An online survey of telework managing officers in agencies conducted in May has found that 32 percent of federal employees now engaging in teleworking, six months after President Barack Obama signed legislation that will expand the use of telecommuting across the federal government sector. Employers were obliged by law to inform workers Tuesday whether they are eligible for this privilege.
The legislation signed by Obama last year requires federal agencies to institute policies that allow eligible employees to work remotely and to include telecommuting options in emergency contingency plans. These provisions do not apply to employees such as park rangers and medical doctors who must report to specific work sites to conduct their business. The Obama administration cited cost savings and environmental benefit amongst the benefits of the program.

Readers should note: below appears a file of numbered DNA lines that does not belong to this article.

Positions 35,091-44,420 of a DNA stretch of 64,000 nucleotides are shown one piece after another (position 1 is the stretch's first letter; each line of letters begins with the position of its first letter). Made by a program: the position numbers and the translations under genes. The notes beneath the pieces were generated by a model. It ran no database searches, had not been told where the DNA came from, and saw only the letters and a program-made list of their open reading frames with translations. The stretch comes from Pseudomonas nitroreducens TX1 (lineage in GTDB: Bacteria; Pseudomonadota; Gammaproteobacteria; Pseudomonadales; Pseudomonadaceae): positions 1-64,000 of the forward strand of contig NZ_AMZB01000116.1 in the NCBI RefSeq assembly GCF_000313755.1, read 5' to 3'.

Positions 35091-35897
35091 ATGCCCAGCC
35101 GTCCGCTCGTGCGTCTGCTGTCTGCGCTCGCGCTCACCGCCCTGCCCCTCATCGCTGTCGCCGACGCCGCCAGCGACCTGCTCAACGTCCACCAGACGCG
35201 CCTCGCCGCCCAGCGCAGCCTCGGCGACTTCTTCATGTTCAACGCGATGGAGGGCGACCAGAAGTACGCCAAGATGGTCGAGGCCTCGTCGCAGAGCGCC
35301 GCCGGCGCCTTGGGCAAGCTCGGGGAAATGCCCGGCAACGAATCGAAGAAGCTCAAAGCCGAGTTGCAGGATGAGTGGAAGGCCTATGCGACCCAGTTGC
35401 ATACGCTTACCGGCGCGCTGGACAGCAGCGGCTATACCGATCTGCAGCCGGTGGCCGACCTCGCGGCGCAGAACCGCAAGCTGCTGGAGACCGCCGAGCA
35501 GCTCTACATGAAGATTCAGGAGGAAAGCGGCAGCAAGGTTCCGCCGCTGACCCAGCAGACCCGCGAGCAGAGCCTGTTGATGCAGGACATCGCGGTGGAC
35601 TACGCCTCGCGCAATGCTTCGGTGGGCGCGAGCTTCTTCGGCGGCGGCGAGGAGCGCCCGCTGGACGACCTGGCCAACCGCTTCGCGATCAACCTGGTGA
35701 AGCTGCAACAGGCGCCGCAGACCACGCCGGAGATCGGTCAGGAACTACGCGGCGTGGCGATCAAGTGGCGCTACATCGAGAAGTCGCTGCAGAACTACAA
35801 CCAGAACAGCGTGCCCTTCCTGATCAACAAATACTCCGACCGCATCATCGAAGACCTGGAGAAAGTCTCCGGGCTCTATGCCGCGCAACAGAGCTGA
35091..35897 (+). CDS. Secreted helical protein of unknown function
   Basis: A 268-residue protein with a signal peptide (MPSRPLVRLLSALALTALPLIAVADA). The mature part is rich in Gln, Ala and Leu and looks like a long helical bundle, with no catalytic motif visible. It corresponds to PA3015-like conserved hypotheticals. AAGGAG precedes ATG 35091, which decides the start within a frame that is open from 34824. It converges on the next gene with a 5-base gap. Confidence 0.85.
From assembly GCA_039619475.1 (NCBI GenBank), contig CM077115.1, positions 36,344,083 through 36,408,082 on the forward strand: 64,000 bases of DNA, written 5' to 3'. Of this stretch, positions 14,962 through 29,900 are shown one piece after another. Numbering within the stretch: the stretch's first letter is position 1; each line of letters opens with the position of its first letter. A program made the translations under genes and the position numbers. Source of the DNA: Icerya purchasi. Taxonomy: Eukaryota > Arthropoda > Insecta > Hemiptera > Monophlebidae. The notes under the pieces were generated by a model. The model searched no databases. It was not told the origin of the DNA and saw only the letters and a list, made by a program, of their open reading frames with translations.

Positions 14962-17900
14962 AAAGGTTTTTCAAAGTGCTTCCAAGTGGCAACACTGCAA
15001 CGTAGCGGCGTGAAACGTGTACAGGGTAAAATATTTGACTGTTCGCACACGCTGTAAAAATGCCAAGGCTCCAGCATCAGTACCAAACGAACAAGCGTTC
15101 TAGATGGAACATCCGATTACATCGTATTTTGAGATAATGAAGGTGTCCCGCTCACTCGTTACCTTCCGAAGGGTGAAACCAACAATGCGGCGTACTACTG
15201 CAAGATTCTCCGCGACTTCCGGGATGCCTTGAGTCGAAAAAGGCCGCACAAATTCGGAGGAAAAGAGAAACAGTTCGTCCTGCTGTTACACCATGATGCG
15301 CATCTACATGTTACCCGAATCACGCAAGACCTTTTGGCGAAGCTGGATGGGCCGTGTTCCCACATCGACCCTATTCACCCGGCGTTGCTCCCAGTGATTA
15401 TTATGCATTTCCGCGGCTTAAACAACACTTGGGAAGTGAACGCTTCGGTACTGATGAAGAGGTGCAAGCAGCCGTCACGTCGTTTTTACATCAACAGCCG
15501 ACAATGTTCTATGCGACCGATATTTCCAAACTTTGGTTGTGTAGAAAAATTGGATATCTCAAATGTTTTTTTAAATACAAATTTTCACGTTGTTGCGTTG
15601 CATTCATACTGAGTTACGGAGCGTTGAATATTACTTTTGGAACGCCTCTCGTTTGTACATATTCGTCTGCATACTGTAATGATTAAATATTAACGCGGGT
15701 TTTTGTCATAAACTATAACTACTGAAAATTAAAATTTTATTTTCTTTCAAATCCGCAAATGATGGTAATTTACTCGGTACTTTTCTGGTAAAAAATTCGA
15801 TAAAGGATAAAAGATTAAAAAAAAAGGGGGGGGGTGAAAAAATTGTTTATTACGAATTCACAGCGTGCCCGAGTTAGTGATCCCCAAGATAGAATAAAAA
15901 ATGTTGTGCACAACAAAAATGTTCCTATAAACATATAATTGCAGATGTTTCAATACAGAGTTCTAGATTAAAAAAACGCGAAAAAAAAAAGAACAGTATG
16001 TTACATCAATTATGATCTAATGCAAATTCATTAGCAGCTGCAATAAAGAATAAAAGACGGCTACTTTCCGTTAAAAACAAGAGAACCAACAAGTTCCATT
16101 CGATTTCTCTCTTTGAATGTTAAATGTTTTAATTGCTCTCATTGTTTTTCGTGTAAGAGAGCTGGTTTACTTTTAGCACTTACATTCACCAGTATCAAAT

The long-term success of this new trend remains to be seen: Although two-thirds of telework managers said the program is making a significant positive impact on job satisfaction, the same could not be said about productivity, performance, energy use, recruiting and retention. The most recent OPM report on teleworking found that only 6 percent of all federal employees do so in cases where a formal set of terms and agreements between employees and their supervisors have been established.
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